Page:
These engines would be DI (Direct Injection) turbo with conventional port fuel injection system. At modest loads, the engine would use gasoline and port injection. However, in need of more power, the boost would come from the DI system that would inject E85 and would also provide the cooling effect simultaneously.    

KERS

KERS (Kinetic Energy Recovery System) was used first time in the 2009 F1 season. The technology was put in place to recover the kinetic energy under braking that would have otherwise being lost as heat. The same recovered energy could then be utilised in the form of boost by the transmission system to power the car. In one of the most highly developed form, the flywheel that is used for storing energy can spin upto 60,000rpm and can take upto 30 minutes to stop. The same flywheel is then used to power electric motors that worked as generators while braking. The very complex but equally clever design is now being exploited by many manufacturers like Volvo and Jaguar to improve the fuel efficiency of their cars.

The technology is extremely expensive at this time and may not make it to every car. But it surely helps the car manufacturers increase the fuel efficiency goals significantly required as per FAME, we believe that more expensive cars in future would be equipped with this technology.

HCCI

The HCCI engine operates on the combination of CI (Compression Ignition) and SI (Spark Ignition) engine principles. HCCI utilises heat generated from high compression to ignite the fuel, the fuel-air mixture is pre-injected before the power stroke like in case of SI. The engine neither has injector nor a spark plug and the homogeneous mixture is ignited from pressure alone. The engine is more efficient and utilises principle of a diesel engine at modest loads. At the time when high power is required, it operates as a petrol engine and the combustion is initiated by a spark plug.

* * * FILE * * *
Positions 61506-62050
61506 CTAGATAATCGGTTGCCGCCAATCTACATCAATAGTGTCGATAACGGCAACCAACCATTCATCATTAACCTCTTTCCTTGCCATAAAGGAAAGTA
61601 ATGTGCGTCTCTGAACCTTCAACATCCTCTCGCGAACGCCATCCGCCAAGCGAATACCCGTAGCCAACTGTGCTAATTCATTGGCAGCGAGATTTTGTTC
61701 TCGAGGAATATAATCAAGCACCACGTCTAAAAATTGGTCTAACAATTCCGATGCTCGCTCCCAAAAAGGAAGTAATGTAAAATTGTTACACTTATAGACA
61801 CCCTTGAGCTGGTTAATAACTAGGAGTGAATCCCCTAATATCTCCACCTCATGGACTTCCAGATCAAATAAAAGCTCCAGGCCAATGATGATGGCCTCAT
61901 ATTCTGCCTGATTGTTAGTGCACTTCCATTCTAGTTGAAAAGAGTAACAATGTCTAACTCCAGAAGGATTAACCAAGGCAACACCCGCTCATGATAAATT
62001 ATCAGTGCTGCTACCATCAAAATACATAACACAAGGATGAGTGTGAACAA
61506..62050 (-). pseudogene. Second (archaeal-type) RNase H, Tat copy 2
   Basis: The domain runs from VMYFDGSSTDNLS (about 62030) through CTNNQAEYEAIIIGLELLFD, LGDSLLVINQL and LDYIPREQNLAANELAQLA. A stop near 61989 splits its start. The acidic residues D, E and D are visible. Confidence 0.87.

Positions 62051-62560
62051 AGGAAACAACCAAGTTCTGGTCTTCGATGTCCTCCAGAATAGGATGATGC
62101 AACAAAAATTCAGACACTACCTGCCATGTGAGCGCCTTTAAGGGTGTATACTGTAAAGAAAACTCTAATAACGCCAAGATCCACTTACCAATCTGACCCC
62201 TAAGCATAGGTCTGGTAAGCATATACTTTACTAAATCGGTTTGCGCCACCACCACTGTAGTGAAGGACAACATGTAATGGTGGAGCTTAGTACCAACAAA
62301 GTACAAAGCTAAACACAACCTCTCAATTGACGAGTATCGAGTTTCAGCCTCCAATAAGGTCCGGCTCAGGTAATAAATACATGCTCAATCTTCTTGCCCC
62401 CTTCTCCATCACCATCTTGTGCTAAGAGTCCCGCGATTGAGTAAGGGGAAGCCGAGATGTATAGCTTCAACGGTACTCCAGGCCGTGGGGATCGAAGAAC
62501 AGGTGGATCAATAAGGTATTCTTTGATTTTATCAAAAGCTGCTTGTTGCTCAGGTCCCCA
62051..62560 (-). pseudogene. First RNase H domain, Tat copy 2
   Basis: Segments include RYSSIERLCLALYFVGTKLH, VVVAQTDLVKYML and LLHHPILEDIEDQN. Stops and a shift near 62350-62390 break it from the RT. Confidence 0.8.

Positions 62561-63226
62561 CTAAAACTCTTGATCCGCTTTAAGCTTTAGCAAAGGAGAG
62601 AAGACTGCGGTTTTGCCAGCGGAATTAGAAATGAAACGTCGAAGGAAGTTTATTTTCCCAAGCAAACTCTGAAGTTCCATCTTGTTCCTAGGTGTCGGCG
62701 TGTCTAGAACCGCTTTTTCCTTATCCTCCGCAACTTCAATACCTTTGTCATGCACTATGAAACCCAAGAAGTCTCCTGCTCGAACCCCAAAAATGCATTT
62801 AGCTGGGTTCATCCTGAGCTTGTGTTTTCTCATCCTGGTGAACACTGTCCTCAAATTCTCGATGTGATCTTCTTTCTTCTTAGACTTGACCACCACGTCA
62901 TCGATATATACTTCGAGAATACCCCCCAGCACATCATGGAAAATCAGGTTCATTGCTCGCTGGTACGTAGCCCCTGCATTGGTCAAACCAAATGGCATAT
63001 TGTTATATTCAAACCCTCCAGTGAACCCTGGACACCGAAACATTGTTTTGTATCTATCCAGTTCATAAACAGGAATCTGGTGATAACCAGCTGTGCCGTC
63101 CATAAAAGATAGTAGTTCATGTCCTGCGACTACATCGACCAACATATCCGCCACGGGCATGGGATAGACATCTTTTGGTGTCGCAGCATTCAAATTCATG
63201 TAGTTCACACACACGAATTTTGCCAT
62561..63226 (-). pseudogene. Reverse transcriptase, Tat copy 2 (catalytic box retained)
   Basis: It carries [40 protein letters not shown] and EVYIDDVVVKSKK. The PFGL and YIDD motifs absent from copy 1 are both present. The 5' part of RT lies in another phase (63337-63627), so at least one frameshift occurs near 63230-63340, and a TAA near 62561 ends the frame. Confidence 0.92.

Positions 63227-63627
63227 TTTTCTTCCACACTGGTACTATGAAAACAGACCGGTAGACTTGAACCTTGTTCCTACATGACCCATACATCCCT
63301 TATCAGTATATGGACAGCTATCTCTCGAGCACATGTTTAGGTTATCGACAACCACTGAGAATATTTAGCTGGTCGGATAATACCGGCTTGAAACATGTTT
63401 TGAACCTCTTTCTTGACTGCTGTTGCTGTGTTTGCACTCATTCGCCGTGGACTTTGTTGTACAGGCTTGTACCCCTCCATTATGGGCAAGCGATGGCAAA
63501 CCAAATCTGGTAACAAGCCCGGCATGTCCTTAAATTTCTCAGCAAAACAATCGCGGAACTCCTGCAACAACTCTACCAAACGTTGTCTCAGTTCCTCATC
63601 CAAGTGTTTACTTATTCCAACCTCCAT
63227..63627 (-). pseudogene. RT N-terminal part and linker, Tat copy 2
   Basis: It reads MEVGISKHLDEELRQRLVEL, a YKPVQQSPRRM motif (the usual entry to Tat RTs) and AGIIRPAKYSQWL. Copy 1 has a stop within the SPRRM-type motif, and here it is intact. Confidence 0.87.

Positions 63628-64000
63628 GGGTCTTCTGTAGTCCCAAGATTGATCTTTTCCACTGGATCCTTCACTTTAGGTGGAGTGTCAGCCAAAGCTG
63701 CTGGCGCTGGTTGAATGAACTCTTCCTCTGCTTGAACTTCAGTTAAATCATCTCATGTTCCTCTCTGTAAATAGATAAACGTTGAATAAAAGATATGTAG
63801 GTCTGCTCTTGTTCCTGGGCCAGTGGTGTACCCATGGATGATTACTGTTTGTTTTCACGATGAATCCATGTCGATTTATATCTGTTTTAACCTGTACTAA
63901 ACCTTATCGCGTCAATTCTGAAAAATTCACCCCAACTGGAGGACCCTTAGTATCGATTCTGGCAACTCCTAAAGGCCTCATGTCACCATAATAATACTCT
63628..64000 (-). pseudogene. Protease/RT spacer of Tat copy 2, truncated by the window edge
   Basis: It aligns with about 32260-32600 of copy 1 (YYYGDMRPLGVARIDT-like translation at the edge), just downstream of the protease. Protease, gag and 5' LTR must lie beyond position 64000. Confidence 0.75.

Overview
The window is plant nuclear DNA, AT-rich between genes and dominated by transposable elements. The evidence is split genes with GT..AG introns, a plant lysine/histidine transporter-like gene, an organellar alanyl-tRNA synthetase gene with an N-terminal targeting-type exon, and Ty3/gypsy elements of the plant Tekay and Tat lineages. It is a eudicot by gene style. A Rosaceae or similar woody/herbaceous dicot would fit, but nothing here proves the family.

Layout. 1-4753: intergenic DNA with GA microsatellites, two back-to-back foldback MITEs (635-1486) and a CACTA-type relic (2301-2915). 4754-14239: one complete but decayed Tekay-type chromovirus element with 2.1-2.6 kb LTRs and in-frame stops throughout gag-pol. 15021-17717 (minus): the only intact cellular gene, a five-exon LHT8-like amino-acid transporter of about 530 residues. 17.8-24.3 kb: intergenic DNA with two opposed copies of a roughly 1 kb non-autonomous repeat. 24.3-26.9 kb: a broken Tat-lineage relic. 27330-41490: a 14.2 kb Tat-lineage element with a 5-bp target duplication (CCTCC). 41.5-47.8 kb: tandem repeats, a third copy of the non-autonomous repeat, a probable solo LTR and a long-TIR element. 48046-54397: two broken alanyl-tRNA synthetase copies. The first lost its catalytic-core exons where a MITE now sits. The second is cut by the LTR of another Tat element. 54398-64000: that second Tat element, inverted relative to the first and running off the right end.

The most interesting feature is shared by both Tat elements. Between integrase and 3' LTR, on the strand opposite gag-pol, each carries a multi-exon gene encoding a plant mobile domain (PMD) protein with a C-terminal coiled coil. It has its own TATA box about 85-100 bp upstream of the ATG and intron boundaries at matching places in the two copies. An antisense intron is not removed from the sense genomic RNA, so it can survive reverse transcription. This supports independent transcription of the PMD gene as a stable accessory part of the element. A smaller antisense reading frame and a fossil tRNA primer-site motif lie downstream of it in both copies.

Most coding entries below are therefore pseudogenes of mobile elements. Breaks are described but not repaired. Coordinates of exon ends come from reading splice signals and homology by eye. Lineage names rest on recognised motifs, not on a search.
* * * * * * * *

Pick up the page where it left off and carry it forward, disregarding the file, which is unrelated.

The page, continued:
The engine may utilise a variable compression ratio and operate over a wide range to offer 15-20% improvement in fuel efficiency. GM and Mercedes are two companies that have done extensive tests and are two major proponents of this technology.

OPOC two stroke

OPOC stands for “opposed piston opposed cylinder” and is one of the most radical and the most promising engine design on this list. The engine has geometry like that of the flat engine utilised by Porsche or Subaru. However, in this case there are additional set of pistons that oppose the conventional pistons within the comparatively longer cylinders. A single combustion chamber is used for pushing two pistons. The engines do not have a conventional valvetrain and uses ports for breathing and thereby reducing pumping losses and cost of production. Another great advantage of this engine is that it’s fully balanced and offers about 15% more fuel efficiency than conventional engines.

The engine is years away from being employed in a car, however the results so far look very promising.

Contrary to popular opinion, all modern cars in future may not be fully electric, since electric cars require considerable time to charge and have a limited range due to the same reason. Instead modern cars would most likely be hybrids that use a wise mix of advanced IC engine technology along with electricity. The IC engine may go obsolete but not until another 15-20 years.